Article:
If you’re not singing the alphabet in your head to get through this list, what are you doing?
Going only five letters at a time means I keep forgetting to look at the official March T5T topic list from Shanah @ Bionic Bookworm Blog, and I just go through the alphabet in my head until I have the letters I need. Why do things the easy way? Isn’t the pointlessly longer route more fun? But setting debates about alphabetical efficiency aside, here’s my list of top authors from F to J!
F is for Amanda Foody
Amanda Foody’s Shadow Game trilogy has made itself perfectly at home in my heart, and I really appreciate her for it. She’s created a series with so many fantastic characters, many of them queer, and dumped them into complicated, tense political maneuvering against the backdrop of fantasy casinos and street gangs. King of Fools only built on the already fantastic Ace of Shades, and I’m pretty sure Queen of Volts is going to rip my heart out and stomp all over it.
Honestly, I welcome that.
G is for Max Gladstone
I’ve read six of Max Gladstone’s books by now (my favorite being The Ruin of Angels, the epitome of “be gay, do crimes”), and he never ceases to impress. With brilliantly complex characters, an ability to make me care about courtroom procedurals via captivating fantasy lawyers, and a wealth of worldbuilding I could truly learn from, I’m fascinated.
Also, he co-wrote This is How You Lose the Time War with Amal El-Mohtar, and it’s the F/F time travel book of my dreams. I need a copy ASAP.
H is for Alix E. Harrow
If I was in shock when NetGally approved me for Harrow’s debut, I was doubly in shock when I finished. The Ten Thousand Doors of January was brilliant in every way, and took me by surprise on every page. I adore the lyrical style in Harrow’s writing, and fell completely in love with the way she structured her book. She’s one to watch for certain, and I can’t wait for The Once and Future Witches!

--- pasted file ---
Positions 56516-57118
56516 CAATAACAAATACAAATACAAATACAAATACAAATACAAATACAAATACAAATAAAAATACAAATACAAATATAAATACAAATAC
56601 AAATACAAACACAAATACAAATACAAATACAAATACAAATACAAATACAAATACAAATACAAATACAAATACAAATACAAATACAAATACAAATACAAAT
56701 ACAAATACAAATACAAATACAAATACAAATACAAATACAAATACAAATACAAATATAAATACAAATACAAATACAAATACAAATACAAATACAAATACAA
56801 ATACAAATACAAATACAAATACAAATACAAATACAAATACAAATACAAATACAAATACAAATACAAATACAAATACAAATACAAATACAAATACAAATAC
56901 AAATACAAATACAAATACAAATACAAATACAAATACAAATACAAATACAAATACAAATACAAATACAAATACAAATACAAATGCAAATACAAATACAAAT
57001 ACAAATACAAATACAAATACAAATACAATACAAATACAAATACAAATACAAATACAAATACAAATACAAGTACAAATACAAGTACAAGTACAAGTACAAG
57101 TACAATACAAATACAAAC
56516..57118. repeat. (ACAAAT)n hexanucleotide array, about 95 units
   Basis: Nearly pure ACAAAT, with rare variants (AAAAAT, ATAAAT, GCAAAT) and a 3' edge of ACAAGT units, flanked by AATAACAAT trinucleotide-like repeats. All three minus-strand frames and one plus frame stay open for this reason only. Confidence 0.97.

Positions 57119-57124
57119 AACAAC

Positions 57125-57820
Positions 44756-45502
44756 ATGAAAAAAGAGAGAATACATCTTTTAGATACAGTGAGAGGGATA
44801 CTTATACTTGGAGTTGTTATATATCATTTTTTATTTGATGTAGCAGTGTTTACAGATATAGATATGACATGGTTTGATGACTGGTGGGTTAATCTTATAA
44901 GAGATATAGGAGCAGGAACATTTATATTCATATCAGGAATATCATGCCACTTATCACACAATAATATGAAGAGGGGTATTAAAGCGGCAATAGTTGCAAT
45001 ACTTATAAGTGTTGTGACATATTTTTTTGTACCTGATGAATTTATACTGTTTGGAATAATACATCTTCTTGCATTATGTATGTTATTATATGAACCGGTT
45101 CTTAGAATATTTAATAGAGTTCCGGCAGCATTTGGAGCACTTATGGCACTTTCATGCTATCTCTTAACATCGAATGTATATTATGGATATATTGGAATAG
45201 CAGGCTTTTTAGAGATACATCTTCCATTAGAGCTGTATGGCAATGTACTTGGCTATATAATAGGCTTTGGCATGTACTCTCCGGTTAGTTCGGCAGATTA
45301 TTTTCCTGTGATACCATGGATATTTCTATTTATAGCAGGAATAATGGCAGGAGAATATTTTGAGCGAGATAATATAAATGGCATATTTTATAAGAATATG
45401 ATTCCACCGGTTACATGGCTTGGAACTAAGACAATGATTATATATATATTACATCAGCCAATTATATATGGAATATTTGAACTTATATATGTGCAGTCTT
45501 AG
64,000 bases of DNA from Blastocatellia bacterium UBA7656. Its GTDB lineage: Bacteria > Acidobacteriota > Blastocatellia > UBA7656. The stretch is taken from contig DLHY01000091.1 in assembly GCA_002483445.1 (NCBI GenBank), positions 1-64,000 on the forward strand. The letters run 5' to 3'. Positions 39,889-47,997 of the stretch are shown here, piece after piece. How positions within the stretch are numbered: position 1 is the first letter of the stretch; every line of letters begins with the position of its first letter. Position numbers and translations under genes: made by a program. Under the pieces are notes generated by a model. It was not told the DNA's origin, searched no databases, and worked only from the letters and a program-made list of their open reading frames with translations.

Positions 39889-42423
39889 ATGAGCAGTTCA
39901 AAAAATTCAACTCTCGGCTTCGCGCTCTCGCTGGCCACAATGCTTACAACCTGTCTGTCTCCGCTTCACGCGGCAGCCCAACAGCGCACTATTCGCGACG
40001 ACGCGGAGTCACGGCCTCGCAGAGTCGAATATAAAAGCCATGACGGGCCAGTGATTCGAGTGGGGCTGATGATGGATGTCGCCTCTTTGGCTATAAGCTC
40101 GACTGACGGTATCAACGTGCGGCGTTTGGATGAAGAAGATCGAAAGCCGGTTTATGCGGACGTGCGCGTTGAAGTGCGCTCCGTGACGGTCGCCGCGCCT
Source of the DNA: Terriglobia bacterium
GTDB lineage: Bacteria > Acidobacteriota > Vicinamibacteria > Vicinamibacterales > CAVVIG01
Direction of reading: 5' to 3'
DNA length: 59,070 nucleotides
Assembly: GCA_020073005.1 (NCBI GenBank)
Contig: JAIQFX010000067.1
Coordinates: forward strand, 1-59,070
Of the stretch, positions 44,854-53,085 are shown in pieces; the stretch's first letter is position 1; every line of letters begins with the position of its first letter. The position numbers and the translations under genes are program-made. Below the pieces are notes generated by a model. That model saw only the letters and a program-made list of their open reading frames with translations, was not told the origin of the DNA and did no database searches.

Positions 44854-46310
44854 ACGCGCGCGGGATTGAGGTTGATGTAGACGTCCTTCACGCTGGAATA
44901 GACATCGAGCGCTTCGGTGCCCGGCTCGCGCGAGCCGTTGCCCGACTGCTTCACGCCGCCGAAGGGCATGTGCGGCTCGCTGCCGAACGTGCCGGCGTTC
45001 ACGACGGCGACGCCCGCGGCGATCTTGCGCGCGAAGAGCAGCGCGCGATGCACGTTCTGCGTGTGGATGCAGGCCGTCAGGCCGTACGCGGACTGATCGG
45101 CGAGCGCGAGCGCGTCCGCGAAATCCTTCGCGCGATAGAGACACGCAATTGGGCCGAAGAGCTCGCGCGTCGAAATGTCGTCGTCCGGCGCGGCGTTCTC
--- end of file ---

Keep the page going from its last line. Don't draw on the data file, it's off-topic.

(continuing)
Also, I cannot recommend her Hugo Award Winning short story, “A Witch’s Guide to Escape: A Practical Compendium of Portal Fantasies,” enough. It’s truly a work of art.
I is for I…as in me, myself, and I
Not going to lie, I feel fake writing this. But I also realized this is a tough letter, and it’s time for some tough love in the form of owning up to my achievements. I may not be published (hell, I’m not even close), but writing brings me joy, and my work is something I’m proud of, even when it frustrates me. I learn more with every project (yes, even the unfinished ones), and I hold onto the hope that I can get my life in order just enough to have more time to dedicate to writing.
And since I’m pretty certain I’ve written at least 500k words just in the last few years, I’m pretty proud of that, too. Good work, me!
J is for Maureen Johnson
Fun fact: Maureen Johnson has the honor of being the first author whose work I reviewed here on the blog! Two years ago, I reviewed Truly Devious, and had a blast doing it! In those two years since, The Vanishing Stair and The Hand on the Wall have since released, and I’ve loved those, too. Back then, I had a sense Maureen would quickly become a favorite author, and I’m so glad I wasn’t wrong!
Now, here’s hoping she writes more mysteries and shares more riddles. She’s been responsible for keeping the puzzle part of my brain occupied for a couple years now. I’m counting on her!
Every time an alphabet challenge comes up, I get all excited! And then I remember some letters are harder than others. Especially when it comes to names instead of titles. Yes, I’m looking at you, I. Pesky letter that I’ve only read one author from and didn’t care for. You made me talk myself up! (Maybe that’s not so bad, though? Hmm… 🤔)
But forget about difficulty. Do we have any shared favorite authors from F to J? Are there some here you haven’t tried yet? Let’s chat!